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Encinitas moves forward on emergency safety measures for bicyclists on Highway 101

Posted at 7:01 AM, Dec 13, 2018
and last updated 2018-12-13 10:02:56-05

ENCINITAS, Calif. (KGTV) - The Encinitas City Council Wednesday voted unanimously to move forward on implementing emergency safety measures for bicyclists along a stretch of Highway 101 in Leucadia.

The stretch of the highway has long been a popular spot for cyclists as it weaves along the coast and North County’s beach communities.

On Saturday, Roberta Walker was struck by a truck while riding southbound on the 101 in front of the post office. She sustained multiple injuries and was still in the hospital Wednesday in a coma.

Walker is an avid bicyclist and executive director of Cardiff 101, a local business district. She has also been an advocate of a major infrastructure project known as the Leucadia Streetscape.

Along the 101 in Leucadia, the project would reduce the number of lanes, add round-a-bouts at several intersections and add a southbound bike lane.

While the project has support from the city council, a community group called the Encinitas Residents Coalition has sued to block the project.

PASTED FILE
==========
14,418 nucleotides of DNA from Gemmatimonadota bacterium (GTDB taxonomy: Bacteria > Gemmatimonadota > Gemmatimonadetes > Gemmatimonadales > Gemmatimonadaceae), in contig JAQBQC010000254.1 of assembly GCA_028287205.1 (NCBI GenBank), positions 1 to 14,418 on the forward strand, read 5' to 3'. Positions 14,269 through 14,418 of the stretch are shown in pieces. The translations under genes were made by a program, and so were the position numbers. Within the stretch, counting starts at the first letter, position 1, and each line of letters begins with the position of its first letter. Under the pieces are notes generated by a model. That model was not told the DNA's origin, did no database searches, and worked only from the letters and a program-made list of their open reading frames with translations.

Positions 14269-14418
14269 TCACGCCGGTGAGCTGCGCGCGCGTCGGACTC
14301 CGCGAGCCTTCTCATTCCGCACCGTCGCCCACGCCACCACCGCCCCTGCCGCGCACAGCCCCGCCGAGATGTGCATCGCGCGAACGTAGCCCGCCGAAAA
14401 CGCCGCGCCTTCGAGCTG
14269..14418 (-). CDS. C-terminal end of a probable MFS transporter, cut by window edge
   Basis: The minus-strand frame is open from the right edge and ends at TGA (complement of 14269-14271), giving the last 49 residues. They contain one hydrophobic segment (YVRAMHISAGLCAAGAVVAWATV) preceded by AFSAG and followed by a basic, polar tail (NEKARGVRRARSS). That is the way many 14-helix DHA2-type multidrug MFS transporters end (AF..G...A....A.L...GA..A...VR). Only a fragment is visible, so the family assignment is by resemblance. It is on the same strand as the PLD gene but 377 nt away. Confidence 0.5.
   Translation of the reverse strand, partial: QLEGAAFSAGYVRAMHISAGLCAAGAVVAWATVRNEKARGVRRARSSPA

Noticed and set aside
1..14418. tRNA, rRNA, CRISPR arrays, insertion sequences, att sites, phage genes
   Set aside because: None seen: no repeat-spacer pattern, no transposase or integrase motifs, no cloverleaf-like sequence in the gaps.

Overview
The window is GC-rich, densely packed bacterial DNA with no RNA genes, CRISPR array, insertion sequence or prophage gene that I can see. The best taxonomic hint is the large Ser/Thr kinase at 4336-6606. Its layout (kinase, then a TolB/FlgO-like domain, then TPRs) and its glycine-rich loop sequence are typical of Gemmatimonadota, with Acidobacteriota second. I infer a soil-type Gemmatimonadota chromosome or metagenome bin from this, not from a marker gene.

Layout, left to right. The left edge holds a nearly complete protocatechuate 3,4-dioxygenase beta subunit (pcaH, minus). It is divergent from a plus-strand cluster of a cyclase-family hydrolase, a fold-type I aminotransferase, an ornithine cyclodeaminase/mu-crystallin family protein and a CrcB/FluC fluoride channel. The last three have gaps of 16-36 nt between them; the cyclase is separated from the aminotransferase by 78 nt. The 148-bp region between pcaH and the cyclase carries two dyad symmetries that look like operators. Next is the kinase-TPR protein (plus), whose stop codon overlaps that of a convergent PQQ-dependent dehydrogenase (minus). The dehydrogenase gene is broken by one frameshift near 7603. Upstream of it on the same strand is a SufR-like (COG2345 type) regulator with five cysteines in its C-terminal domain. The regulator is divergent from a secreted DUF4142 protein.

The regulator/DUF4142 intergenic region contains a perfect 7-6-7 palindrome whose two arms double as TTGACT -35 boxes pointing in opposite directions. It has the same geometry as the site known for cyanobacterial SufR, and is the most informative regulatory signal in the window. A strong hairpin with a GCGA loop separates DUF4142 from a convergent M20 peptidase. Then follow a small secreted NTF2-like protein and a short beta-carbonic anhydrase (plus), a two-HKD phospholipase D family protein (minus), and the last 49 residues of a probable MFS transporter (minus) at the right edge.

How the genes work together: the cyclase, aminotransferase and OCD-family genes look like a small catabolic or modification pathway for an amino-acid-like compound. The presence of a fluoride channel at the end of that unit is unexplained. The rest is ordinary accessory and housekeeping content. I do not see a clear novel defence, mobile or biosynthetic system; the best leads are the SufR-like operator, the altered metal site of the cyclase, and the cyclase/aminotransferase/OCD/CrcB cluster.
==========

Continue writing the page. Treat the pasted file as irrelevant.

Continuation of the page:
In the wake of the crash that sent Walker to the hospital, they issued a statement to 10News saying, in part: “Members of the Encinitas Residents Coalition share the community’s sadness regarding the bicyclist who was injured in a truck-bicycle accident on Highway 101. We sincerely hope she has a speedy and complete recovery.”

But they added they still oppose the streetscape project, writing: “Rather than clogging Highway 101 by dividing it into restricted lanes, it would be faster, easier, less expensive, and much safer to immediately install the proposed rail trail in the railroad right of way, as is being done right now in Cardiff.”

The crash has put renewed pressure on the city council to work quickly on a solution.

At Wednesday’s meeting, the council unanimously passed a motion to direct city staff to come up with an interim plan to make the road safer for bicyclists. The plan is limited by cost and jurisdictional authority, but could include changes such as a temporary dedicated bike lane, a reduction of the speed limit, increased law enforcement presence and educational videos.

The city council asked that the plan be presented in January 2019, with implementation as early as February.

Construction on the multi-million dollar Leucadia streetscape project isn’t scheduled to begin until the fall of 2019 at the earliest.